The Catmull-rom spline I found one of the easiest to interpret and it has a lot of uses for creating smooth paths. However, the Bézier Curve is perhaps one of the most used in actual practice.

# Intuition

Unlike Catmull Rom splines which have 2 control points per segment, Bézier curves can have a number of control points, from two to infinity. In most cases you'll hear something like "Cubic Bézier" which notes how many control points we have. Usually we don't have too many because that gets a bit unwieldy to deal with. If you were to draw a line from point to point you'd wind up with a polygon (a "hull" if you will) and the algorithm is basically trying to fit the curve inside that polygon. It's also possible to have non-convex polygons and these tend to yield interesting results like loops but are harder to wrap your head around. The cubic bézier is probably the most common because it has 4 points and thus the forms a quadrilateral. This is "cubic" because the exponent of the function is going to be equal to the number of points minus 1.

# The confusing way

If you look around for the equation for a Bézier curve you're likely to find a lot of math jargon.

The big sigma `Σ`

always causes my brain to shut-down even if I know exactly what it means, and I have to really focus to parse it. It's just a summation, from the bottom value to the top so you can think of it like a for loop:

```
let result = 0;
for(let i = 0; i < n; i++){
result += /*rest of equation*/
}
```

The next piece is the combinatorial notation "N chooses K". This is the number of possible combinations you could get from reaching into a bag of N things and picking K of them. It's usually written like:

With a vertical set of numbers in parens (the middle representation). And the answer is `n! / k!(n-k)!`

. Knowing this we can convert it into something more usable:

```
function factorial(n){
if(n < 0) throw `Cannot get factorial of negative number ${n}`;
if(n === 0) return 1;
let result = n;
for(let i = 1; i < n; i++){
result *= n - i;
}
return result;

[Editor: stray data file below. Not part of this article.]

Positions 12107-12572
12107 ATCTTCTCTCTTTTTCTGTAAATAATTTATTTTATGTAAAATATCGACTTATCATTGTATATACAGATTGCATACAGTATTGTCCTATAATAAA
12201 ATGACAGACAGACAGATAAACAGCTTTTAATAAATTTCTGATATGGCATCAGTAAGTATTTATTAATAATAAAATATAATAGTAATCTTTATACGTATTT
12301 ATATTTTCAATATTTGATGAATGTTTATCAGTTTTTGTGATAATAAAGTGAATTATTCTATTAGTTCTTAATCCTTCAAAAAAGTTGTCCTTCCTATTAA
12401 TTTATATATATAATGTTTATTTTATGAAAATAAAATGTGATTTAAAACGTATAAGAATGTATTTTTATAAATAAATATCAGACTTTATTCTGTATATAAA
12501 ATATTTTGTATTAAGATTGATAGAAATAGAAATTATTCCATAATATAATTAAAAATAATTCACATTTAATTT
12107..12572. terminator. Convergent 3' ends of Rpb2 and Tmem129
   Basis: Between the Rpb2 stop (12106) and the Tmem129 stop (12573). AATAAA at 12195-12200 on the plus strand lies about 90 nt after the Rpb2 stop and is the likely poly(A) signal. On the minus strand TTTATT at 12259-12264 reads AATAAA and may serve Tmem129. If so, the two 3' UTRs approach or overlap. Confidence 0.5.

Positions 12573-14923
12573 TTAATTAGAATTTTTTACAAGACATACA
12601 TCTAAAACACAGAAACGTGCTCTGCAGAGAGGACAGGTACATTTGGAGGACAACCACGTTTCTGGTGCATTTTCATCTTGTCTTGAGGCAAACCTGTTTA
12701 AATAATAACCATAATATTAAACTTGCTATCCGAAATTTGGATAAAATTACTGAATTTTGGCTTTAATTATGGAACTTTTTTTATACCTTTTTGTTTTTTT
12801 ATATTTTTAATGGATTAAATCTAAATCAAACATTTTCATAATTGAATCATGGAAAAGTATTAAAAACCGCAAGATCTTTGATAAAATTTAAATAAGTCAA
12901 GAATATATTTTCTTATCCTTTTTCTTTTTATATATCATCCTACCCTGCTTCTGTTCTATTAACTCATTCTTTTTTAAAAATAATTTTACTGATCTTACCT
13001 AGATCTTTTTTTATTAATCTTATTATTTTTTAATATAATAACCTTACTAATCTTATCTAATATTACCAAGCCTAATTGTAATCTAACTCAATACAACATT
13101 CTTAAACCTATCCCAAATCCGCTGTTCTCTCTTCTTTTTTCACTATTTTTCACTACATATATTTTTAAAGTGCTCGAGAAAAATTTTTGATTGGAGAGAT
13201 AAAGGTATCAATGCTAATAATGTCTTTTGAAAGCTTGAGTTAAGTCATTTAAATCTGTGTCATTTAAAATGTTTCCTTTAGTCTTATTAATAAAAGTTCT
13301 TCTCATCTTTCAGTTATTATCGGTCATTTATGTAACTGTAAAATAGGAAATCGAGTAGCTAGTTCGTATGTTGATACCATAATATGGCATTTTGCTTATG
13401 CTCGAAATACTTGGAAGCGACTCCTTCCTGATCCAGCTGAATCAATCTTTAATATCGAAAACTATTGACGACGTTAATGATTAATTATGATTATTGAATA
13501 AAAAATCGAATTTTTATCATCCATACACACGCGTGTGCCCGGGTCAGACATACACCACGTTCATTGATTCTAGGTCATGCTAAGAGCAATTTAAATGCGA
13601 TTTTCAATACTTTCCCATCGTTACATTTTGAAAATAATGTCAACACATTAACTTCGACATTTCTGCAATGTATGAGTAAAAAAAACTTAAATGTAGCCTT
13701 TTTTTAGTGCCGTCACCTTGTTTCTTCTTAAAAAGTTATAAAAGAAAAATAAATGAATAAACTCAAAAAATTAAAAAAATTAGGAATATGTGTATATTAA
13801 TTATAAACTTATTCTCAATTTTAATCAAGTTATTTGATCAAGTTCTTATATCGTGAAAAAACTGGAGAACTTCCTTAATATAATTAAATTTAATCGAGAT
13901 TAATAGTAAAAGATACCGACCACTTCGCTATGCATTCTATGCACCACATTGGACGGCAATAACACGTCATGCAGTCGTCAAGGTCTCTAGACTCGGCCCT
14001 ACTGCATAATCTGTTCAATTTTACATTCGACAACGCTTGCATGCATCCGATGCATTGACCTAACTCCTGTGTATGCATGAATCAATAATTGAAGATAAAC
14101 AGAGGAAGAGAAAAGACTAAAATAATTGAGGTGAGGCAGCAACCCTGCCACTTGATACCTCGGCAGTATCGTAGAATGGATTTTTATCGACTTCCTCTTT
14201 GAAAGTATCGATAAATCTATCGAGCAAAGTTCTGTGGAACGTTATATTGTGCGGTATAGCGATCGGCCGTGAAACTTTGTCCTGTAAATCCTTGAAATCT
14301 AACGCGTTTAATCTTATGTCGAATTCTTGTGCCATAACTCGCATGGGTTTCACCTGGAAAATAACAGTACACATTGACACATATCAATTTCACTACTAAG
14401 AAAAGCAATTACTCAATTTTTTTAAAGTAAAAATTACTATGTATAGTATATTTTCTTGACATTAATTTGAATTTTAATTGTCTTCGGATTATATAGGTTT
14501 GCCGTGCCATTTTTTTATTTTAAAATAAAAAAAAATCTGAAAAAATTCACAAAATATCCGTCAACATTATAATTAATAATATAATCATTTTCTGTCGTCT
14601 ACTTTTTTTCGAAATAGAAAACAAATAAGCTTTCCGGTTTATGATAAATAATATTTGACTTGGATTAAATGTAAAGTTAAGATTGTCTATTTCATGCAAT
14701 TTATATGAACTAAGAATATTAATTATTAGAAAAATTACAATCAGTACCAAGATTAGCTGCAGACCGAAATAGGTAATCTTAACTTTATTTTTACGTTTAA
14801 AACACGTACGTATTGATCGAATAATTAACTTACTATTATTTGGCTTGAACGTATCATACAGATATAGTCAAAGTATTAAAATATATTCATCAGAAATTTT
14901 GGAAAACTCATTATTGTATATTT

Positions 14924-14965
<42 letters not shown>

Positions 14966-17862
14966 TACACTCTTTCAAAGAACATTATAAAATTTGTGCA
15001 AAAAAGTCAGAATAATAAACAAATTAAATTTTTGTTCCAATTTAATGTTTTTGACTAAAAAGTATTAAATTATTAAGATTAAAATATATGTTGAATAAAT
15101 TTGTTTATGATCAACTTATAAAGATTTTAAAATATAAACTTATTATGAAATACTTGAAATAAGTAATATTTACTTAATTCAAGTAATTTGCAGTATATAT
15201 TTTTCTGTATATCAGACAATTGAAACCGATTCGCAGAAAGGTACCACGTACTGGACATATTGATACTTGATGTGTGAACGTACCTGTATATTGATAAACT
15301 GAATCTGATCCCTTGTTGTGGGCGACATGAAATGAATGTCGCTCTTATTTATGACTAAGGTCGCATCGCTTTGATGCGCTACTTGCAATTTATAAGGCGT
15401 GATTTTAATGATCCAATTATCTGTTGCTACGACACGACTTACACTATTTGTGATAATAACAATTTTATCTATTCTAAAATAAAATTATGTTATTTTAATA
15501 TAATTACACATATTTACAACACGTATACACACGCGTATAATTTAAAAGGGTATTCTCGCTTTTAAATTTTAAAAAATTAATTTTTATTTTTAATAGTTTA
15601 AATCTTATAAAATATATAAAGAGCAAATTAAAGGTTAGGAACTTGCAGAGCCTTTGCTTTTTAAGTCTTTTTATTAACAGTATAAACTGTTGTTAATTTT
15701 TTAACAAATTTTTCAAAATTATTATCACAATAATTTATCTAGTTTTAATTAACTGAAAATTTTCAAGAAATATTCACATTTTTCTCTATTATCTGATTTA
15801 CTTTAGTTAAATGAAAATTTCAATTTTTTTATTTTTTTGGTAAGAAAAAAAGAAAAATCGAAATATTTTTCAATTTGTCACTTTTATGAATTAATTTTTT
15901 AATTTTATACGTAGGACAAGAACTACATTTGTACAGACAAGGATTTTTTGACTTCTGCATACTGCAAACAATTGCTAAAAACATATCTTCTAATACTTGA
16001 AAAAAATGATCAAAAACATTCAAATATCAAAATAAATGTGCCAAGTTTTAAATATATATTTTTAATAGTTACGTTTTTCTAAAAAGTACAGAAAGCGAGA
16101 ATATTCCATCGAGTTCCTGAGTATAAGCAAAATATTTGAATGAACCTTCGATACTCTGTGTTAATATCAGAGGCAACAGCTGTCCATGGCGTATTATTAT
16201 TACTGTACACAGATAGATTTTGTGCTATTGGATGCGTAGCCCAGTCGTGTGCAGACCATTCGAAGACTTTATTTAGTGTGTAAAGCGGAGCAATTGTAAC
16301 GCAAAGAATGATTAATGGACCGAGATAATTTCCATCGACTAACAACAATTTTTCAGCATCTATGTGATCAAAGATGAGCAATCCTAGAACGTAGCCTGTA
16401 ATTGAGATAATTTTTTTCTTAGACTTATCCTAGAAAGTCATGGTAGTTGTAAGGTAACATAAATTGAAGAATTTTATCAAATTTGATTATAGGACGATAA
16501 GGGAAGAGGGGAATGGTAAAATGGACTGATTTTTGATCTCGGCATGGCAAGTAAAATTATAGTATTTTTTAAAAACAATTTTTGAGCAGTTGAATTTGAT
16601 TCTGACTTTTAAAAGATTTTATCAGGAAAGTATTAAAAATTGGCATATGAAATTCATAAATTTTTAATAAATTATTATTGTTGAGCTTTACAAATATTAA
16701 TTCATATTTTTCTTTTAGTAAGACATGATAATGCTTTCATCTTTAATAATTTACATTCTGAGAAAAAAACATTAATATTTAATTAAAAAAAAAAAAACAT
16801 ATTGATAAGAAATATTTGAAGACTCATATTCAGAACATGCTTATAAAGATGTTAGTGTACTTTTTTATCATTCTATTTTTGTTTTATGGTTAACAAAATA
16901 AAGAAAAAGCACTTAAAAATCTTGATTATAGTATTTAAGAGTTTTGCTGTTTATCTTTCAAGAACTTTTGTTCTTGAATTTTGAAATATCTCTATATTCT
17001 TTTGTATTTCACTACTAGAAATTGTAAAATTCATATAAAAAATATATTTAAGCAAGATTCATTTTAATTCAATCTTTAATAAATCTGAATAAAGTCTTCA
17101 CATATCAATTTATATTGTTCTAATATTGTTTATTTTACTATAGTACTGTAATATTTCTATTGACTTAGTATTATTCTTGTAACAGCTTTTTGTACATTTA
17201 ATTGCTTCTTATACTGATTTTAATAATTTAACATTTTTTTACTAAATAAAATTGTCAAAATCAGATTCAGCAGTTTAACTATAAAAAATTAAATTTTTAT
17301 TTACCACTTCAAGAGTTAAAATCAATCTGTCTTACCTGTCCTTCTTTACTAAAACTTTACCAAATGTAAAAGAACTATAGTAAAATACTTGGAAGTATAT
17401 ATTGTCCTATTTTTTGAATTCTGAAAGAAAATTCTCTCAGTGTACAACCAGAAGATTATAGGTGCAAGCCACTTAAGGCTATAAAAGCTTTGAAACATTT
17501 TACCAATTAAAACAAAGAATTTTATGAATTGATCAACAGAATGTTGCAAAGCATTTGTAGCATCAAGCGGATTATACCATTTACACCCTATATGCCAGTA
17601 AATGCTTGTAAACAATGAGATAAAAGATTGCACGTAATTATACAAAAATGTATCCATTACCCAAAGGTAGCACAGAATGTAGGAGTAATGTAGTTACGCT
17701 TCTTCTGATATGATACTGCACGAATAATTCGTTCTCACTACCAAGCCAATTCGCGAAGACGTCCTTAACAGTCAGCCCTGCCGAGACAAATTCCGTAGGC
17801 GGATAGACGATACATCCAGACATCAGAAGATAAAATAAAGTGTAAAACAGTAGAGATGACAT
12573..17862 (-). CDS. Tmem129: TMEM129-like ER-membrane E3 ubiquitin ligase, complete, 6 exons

}
function combinations(n, k){
return factorial(n) / (factorial(k) * factorial(n - k));
}
```

Two notes here: this will get really large really quick. Not a problem since we won't be going into 20 control points but if you try it you might have issues. Second is that this is a very slow implementation (only a smidge faster than a recursive factorial) meant to be easy to read and understand. There's a lot you can do with memoization or look-up tables to speed this up.

The rest of the equation is relatively straight-forward if a bit like reverse engineering minified code `((1 - t) ** (n - i)) * (t ** i) * P[i]`

. `P`

in this case is a vector (or in javascript terms an array) with the component indexed by `i`

. But actually there's a little more. Because we're doing things in 2D, each component of `P`

is a point with x,y and potentially more dimensions so we actually do this whole thing once per dimension.

Putting this into code:

```
function bezierSpline(points, t){
const dimensions = points[0].length;
const n = points.length - 1;
const result = new Array(dimensions);
for(let d = 0; d < dimensions; d++){
let dimensionResult = 0;
for(let i = 0; i < points.length; i++){
dimensionResult += combinations(n,i) * ((1 - t) ** (n - i)) * (t ** i) * points[i][d];
}
result[d] = dimensionResult;
}
return result;
}
```

It took a while to get the loop right due to off by one. We need to iterate over 4 points starting at 0, but the `n`

term is the "order" of a polynomial which is 1 less than the number of points.

If we plug in value 0 and 1 for `t`

you can see that the other terms fall out and we're just left with the starting and ending point which is what we expect.

The result:

If the points aren't convex, that is if say point 2 is further right than point 3 so the edges cross each other you can get some stranger curves:

# The more intuitive way

Even if I can translate the equations, it's really hard to make sense of what all of that means. Why are we using combinatorics? Well, luckily there's a second way to go about this that doesn't involve exponents, factorials or any of that and it also much easier to visualize. It's called De Casteljau's algorithm. The basic algorithm is this:

1) Take the control points and form lines (you will get points.length - 1) lines.

2) Linearly interpolate each line by `t`

to get a value

3) If you have more than 1 point, do #1 again

4) The final point is the point along the curve at `t`

It turns out to be easier to implement:

```
function lerp(pointA, pointB, normalValue) {
const result = [];
for(let d = 0; d < pointA.length; d++){
result.push(pointA[d] + (pointB[d] - pointA[d]) * normalValue)
}
return result;
}
function bezierSpline2(points, t){
const segs = pointsToSegments(points);
const values = segs.map(seg => lerp(seg[0], seg[1], t));
if(values.length === 1) return values[0];